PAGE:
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AI 4 finance: 4 questions; 4 practical applications; 4 critical conclusions

We know it can be scary – the idea that your job (and your hard-earned expertise) may be quickly replaced by technology. Equally as scary? Falling behind – the idea that the adoption of Artificial Intelligence (AI) within the finance function happens so rapidly that you are now behind learning curve.

For most, the former is more an unwarranted worry. AI promises to supplement, not replace finance expertise. But, the latter is, in fact, of sound concern. Relative to other technologies, AI’s embrace has happened in an accelerated fashion even in industries that have long been tech-averse.

And finance, in particular, is primed for even more accelerated adoption. Why? Data. The office of the CFO is the owner of all company information (of course financial metrics but increasingly operational data as well). Because finance has large stores of data under its control, AI can provide the function with a quicker and more comprehensive view of critical inputs and outputs.

It sounds promising, but we know it also may seem intimidating – perhaps prohibitively so. We’re here to help – by asking (and answering) the 4 questions internal finance professionals need to know at the start of their AI journey. And, to help make the subject even less intimidating, we’ve started with the most basic questions (the ones you may have been too embarrassed to ask):

QUESTION 1: What is AI?

AI is an area of computer science focused on the creation of intelligent algorithms that work and perform tasks like humans. These tools are able to teach themselves, organize and interpret information to make predictions based on this information. AI tools can expedite routine tasks like data analysis and report creation, leaving finance professionals free to focus on more strategic, value-adding activities.

QUESTION 2: What are Generative AI technologies like ChatGPT?

Generative AI refers to deep-learning AI models that can generate high-quality text, images, and other content based on the data for which they were asked. ChatGPT is one such popular generative AI tool or Large Language Model (LLM). Now, there are many different LLMs (like Google’s Bard, and DallE), and there will certainly be more in the future from other major technology players (Meta, for one).

QUESTION 3: Why is finance ripe for AI?

In a word: data. Data is critical to run the business – but there is such a thing as too much data. In 2010, we collectively created a trillion gigabytes of new data. By 2025, that number is  expected to soar past 175 zettabytes of new data generated annually. When that much data needs to be crunched manually, finance professionals face a reality of diminishing returns: with so much information available, it becomes increasingly difficult for humans to work with it effectively. When manually sorting data, finance professionals can’t be expected to spot all the trends or opportunities, see mistakes and gaps, or notice the anomalies and inconsistencies across millions of individual data points. And, because finance is pressured to do more, faster, professionals often run on faith that errors or gaps will either be too small to matter or large enough to be noticed eventually.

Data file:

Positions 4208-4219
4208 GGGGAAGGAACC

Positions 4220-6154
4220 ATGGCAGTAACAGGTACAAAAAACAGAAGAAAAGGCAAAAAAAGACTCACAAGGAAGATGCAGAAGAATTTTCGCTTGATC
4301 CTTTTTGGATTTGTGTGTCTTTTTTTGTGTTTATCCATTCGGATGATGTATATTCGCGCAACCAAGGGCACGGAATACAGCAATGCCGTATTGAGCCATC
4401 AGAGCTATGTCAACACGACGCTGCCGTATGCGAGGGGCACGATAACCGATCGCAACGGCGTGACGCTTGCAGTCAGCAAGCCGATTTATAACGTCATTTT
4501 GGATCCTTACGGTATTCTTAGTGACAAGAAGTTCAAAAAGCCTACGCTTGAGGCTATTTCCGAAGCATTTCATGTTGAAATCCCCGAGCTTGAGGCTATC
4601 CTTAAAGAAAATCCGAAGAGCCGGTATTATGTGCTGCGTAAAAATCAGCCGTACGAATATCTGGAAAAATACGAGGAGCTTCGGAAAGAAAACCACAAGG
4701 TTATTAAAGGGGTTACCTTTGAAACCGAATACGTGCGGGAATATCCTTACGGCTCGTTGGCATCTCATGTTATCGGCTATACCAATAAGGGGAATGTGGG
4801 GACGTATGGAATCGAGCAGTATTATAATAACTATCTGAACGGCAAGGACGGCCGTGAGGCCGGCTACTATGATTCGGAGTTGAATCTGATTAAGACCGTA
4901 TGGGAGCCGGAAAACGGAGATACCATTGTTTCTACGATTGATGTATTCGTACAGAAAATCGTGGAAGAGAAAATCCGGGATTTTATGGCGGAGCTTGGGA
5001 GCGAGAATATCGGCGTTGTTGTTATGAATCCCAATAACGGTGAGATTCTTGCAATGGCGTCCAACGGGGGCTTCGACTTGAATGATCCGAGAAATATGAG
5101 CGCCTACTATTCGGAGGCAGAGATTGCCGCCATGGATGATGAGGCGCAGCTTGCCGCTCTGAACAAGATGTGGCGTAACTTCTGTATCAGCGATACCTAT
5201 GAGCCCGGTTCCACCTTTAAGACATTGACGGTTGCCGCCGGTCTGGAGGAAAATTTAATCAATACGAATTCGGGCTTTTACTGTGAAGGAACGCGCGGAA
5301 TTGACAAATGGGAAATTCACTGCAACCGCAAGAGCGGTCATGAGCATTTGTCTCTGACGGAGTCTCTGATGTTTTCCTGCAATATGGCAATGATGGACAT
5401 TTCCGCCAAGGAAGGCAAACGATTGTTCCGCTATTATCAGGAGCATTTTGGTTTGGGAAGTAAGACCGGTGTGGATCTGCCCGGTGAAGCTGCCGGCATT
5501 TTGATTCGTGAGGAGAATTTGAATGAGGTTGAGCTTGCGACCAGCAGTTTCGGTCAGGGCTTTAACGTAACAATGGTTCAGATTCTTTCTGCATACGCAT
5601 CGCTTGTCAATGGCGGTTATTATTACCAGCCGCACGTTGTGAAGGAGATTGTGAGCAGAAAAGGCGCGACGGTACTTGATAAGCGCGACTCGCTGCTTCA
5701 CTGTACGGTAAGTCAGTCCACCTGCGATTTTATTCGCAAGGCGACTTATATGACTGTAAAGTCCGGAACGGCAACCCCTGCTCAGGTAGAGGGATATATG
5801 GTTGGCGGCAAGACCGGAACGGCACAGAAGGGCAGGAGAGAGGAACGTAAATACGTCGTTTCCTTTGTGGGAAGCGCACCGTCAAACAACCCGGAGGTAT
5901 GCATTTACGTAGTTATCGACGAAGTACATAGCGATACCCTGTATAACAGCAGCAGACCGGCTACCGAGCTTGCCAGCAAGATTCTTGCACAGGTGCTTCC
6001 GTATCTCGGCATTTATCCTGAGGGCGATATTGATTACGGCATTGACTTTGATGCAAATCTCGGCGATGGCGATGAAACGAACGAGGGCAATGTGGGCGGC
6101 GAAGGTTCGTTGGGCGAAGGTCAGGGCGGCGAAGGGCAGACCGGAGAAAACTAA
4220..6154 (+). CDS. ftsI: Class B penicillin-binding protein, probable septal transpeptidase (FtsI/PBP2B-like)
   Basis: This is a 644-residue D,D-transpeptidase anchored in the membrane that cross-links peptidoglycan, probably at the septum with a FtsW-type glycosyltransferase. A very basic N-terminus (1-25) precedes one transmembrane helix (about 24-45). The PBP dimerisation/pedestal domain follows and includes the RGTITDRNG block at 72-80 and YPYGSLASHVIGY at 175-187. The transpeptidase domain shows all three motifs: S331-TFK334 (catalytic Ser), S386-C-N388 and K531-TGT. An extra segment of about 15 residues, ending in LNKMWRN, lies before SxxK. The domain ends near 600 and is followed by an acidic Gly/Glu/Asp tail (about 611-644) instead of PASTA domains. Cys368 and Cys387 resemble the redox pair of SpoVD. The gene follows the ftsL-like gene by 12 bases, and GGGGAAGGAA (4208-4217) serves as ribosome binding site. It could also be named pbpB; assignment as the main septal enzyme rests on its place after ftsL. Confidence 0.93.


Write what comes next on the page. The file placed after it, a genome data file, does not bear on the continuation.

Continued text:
AI solves for that: It can aggregate, categorize and summarize infinite zettabytes of data to make it manageable, and then analyze for the data trends from there, finding all the otherwise impossible to find gaps, errors, and inconsistencies.

QUESTION 4: That’s great in theory, but what are the practical applications of AI in the finance function?

There are many, but here we are outlining 4 critical areas in which AI can help optimize the work of the finance function immediately:

  • Application 1: Less digging; more informed asking

One of the more important roles of the finance function is to draw conclusions and produce insights about the business based on financial results. Traditionally, this exercise would require a fair amount of “digging” through data and calculating before getting to the most important part – the insights.  AI can provide some relief.

In the below example, we upload a PDF with a set of publicly available financial results for Apple Inc. to ChatGPT. (The document is available here for reference.)

Rather than spending loads of time finding the right data points in the PDF, pulling numbers into Excel to calculate KPIs, and searching the Internet for broader context on business performance, we can quickly get direct answers to specific questions. In this example, we want to understand how iPad sales have been performing:

Asking ChaTGTP how iPad sales have been performing based on an PDF of financial results

Asking ChatGPT to calculate YoY Ipad sales decline vs. iPhone sales for a comparison

As you can see, AI enabled us to cut right through the non-value add manual “digging” work and got solid answers immediately.

Let’s take this example a bit further and prep for an upcoming management meeting (board meeting, FP&A review, or investor conference) by asking AI what types of questions the board may challenge us on based on the results. We’ll continue the conversation with the same financial results deck uploaded above.

Asking ChatGPT to calculate YoY Ipad sales declinevs. iPhone sales for a comparison

  • Application 2: Less laborious legwork; more precise analysis

You’ve been here before:– leadership wants a management or board report that contains some very specific and/nuanced analysis and visuals, which you’ve never been asked for prior. Traditionally, you’d pull up Excel, filter a bunch of data, do some data conversion in another tab, and finally (hopefully) get out a nice chart by end of week.